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I had achieved a major milestone for my website. I managed to reduce the bounce rate by over 70% in a month by improving the on page SEO. I have shared the screenshot below.
I have a confession to make. Over the past year, I have had a bounce rate on my site that was embarrassing. Since launching my website, I had difficulty retaining visitors on my website and I couldn’t work out how to turn things around.
After doing some more in-depth analysis in the website’s analytics, I discovered that alot of people were leaving the site without even viewing the content. This was alarming!
This was alarming!
To think that potential customers and referrals were leaving the site without even having the opportunity to look at the content was beyond me.
Websites will always have a percentage of people that will leave their site, however we want to minimise that number as much as possible by getting it as close to zero as possible. So I decided to take action with my team and if you read through to the end, you will see what we did to minimise the site’s bounce rate while increasing the site’s engagement.
There is also a bonus cheat sheet for minimising the bounce rate on your website.
Before I get into it, why is it so important to minimise your site’s bounce rate.
- The more engagement you have on your site, the more revenue it should make from the way that you monetise your website.
- The people that never view your content are unlikely to return, potentially costing you thousands of dollars in direct and referral sales.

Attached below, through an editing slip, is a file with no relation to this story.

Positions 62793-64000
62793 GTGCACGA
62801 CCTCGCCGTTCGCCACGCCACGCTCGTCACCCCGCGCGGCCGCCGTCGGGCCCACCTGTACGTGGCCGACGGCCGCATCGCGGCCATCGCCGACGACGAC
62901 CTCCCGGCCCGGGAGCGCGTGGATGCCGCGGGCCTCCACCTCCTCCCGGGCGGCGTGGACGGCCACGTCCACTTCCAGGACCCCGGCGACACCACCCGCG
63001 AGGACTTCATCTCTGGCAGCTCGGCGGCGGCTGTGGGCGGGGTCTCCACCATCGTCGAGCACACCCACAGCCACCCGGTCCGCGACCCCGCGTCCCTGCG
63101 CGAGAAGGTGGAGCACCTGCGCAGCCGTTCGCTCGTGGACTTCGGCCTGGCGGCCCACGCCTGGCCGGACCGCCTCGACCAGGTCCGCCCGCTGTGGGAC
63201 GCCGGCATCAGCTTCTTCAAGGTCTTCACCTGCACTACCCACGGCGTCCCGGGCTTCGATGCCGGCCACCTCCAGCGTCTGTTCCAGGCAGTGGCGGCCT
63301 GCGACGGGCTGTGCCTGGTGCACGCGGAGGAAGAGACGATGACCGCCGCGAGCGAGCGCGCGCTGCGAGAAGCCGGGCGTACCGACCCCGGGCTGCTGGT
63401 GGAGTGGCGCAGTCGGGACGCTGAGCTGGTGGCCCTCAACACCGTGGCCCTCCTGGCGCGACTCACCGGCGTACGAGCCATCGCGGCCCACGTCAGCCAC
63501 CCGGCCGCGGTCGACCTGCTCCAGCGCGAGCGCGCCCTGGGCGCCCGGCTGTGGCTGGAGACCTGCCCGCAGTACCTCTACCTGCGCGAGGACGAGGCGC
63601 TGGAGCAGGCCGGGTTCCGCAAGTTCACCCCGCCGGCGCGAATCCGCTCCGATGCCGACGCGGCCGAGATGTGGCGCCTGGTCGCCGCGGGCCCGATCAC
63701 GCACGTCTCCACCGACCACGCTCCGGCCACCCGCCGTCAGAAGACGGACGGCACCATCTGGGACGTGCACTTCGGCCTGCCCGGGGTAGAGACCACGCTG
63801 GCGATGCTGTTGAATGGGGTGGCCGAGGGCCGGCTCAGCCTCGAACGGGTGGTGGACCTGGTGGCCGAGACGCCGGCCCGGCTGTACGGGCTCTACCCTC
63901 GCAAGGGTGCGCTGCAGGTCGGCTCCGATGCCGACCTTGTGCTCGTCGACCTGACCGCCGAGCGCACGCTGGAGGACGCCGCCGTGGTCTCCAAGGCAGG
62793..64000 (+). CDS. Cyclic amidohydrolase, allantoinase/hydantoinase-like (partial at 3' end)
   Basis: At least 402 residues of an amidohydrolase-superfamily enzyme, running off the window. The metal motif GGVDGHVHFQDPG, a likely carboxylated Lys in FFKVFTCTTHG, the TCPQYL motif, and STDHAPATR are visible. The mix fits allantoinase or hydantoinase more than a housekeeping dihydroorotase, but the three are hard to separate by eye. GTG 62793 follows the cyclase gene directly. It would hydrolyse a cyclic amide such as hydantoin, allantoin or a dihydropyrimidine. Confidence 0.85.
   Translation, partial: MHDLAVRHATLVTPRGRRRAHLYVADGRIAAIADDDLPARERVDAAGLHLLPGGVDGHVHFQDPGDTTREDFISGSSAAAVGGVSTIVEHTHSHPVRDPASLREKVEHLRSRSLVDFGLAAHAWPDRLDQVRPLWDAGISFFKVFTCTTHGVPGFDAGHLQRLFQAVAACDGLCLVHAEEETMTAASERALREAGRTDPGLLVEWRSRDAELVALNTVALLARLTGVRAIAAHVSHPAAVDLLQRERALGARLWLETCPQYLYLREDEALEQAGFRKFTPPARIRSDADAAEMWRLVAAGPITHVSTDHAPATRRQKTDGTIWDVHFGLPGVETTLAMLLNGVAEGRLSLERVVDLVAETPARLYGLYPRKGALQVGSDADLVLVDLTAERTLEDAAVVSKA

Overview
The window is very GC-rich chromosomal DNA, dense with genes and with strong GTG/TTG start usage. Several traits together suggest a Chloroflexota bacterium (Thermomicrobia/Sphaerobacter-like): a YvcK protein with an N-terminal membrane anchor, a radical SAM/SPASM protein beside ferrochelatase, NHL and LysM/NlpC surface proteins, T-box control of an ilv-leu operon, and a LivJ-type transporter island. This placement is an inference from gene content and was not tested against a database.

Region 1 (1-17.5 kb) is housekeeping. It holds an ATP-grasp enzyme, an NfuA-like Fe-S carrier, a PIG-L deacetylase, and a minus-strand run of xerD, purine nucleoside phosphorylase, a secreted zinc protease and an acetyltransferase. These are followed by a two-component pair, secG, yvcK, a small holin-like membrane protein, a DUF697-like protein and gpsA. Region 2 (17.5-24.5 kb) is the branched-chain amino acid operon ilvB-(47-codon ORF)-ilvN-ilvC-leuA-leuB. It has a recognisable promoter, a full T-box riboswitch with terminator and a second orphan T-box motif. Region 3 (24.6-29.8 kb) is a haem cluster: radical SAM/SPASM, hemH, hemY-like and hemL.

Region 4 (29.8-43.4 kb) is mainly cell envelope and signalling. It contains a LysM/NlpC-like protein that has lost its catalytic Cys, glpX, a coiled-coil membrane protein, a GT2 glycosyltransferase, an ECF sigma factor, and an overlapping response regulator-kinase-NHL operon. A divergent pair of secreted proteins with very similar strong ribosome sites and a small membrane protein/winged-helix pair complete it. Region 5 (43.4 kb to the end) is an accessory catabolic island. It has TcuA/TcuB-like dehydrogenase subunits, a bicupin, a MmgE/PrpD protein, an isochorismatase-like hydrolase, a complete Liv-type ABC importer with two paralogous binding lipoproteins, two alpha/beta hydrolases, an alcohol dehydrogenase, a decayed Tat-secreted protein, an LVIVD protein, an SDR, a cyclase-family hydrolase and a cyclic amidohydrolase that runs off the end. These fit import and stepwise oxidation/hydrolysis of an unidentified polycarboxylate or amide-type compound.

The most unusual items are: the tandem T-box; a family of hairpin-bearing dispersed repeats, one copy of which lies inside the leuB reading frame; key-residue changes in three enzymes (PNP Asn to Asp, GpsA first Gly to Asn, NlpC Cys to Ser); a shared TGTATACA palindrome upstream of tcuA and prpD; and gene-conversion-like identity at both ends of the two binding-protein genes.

Therefore, your priority is to lower your site’s bounce rate as much as possible and you can see how I managed to achieve it with the following actions.
A commitment to developing ‘Epic content’.
When I first started publishing the content on this blog, the posts were quite short. I’d describe the value of the content as ‘nice to know’. It wasn’t the type of content that could positively impact the online marketing activities that someone was doing.
I decided to change my approach in November 2015 by publishing detailed posts that were actionable. This change to ‘completely focus on quality and deliver value’ set the tone for my site’s content and would ultimately help to improve my site’s engagement.
Most of the new site content is around 1000 to 2000 words in depth and is supported by illustrative examples in the form of images or video. Additionally, the featured images for each post have been designed to reap the most amount of engagement across the web.
It takes more time to develop these pieces of content, however there’s been a positive impact in terms of time on site and increased visitors to the web content.
Improving the website’s speed.
You could have the most valuable content in the world. But if people cannot see it, then nobody will ever know about it. For a long-time, I was frustrated with the loading speed of my website. I knew that the site would take a while to load and I was hoping that the initial actions that I’d taken would reduce the website’s loading time so that it would be easier for people to access the content.
It wasn’t until I dug deeper into the Google analytics performance where I saw the high bounce rate and decided to fully commit to improving the page loading issue on the site.
The pages on the site had been taking up to 30 seconds to load, which is a time that is far too long. So I decided to take the following actions to make the site’s content load quicker.